I have a small, no, make that tiny, business. It’s a sideline, mainly because it doesn’t earn enough to be anything else, but none the less I’d like to eventually have it be bigger. What I sell is not important, but the fact that fully a third of my sales are international is important. As of now, my international shipping rates have doubled, at the least.
OK- so far so good- it has to be tough for any business to see its shipping rates double- there was a story the other day about the impact on indie record labels that also do a lot of international shipping.
But here’s where the American “Thinker” loses me:
The assault on small business never seems to stop. This is simply one more nail in the coffin. And don’t tell me that the USPS isn’t technically a government agency. It’s a government supported monopoly that prices small business out of any other market by undercutting other shippers. No one will pay $50 to ship $20 worth of product, as you will expect to pay with shippers other than USPS.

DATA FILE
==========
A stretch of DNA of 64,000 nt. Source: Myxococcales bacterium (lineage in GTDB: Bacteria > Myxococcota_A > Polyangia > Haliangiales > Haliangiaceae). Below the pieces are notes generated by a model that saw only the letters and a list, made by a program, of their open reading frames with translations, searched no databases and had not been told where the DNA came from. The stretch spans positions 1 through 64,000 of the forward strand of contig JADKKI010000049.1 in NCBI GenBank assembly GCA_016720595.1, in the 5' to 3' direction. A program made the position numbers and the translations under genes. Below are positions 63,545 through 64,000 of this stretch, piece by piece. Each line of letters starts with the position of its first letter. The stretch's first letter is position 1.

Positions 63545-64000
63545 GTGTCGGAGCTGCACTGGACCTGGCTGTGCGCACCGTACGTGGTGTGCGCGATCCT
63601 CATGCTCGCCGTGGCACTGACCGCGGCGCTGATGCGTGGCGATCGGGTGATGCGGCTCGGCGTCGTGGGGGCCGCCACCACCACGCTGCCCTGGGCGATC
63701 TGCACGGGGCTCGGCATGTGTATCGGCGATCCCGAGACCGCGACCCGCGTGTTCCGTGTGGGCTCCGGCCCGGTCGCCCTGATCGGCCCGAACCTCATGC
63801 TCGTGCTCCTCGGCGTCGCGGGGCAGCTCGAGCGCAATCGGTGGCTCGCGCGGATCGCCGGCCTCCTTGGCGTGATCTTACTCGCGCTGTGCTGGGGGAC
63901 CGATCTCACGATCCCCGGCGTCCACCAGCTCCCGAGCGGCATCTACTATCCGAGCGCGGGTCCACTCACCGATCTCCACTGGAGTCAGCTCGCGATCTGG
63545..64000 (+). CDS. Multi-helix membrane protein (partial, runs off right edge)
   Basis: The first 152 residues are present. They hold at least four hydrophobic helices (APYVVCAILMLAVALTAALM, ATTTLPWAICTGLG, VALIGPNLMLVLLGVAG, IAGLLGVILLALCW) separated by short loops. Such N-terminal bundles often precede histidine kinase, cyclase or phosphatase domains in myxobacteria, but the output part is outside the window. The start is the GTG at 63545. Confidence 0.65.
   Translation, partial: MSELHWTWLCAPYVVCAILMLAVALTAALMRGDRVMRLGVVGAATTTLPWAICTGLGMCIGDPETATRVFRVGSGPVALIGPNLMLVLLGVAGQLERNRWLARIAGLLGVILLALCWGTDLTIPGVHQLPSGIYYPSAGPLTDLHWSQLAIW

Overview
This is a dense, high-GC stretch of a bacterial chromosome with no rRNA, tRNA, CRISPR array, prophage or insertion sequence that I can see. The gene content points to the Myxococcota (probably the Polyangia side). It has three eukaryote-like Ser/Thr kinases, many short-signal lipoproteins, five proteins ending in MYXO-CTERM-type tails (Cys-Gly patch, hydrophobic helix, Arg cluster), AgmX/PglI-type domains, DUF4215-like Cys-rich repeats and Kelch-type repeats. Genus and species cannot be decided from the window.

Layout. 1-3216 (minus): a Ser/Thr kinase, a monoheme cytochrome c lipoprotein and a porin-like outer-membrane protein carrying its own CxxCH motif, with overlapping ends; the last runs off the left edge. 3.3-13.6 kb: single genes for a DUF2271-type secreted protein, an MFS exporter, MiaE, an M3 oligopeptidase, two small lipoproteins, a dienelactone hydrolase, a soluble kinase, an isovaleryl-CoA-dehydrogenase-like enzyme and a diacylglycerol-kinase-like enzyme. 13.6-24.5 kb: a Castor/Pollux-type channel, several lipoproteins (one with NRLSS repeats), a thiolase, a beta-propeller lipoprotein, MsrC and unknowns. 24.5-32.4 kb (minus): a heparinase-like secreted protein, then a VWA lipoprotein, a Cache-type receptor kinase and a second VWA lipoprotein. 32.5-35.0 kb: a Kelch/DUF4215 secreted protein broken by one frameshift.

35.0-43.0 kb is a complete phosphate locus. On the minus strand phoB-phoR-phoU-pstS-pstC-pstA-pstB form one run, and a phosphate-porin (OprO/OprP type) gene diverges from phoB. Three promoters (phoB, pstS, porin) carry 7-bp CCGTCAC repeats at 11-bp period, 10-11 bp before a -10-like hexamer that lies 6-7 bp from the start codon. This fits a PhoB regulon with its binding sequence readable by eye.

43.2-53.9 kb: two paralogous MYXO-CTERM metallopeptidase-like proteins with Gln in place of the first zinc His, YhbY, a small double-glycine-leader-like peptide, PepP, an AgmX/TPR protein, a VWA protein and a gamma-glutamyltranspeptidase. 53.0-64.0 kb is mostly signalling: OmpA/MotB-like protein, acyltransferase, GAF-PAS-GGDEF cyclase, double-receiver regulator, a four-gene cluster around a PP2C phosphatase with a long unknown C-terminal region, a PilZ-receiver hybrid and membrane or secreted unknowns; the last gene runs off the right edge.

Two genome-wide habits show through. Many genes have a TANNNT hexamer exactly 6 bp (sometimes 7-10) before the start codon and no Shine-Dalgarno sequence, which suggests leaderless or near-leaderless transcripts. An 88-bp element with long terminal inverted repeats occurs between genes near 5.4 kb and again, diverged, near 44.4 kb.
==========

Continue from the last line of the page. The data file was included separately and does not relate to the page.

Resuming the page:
Hunh???? He complains about the USPS “undercutting” other shippers, and then says he can’t afford to use “shippers other than the USPS”, i.e. private, free market outfits like UPS and FedEx??
Can someone explain that one to me? How can you complain about USPS prices being too high, while at the same time claiming that they use their alleged monopoly to “undercut” the competition?? Which is it?
More to the point- if USPS has a monopoly, how can there be a “competition” to undercut? Pssst… there is no monopoly in international shipping!
The “Thinker”‘s solution? The USPS needs to be “held to account”, whatever that means. Oh, and “the artificial supports that prop up the USPS need to be removed”. And somehow that will force the USPS to lower its rates…
Translation? Mr. Free Market Thinker would like to have his government subsidized below market shipping rates back. Apparently if you’re a right wing small business owner, “artificial supports” are OK if it’s your business they’re propping up!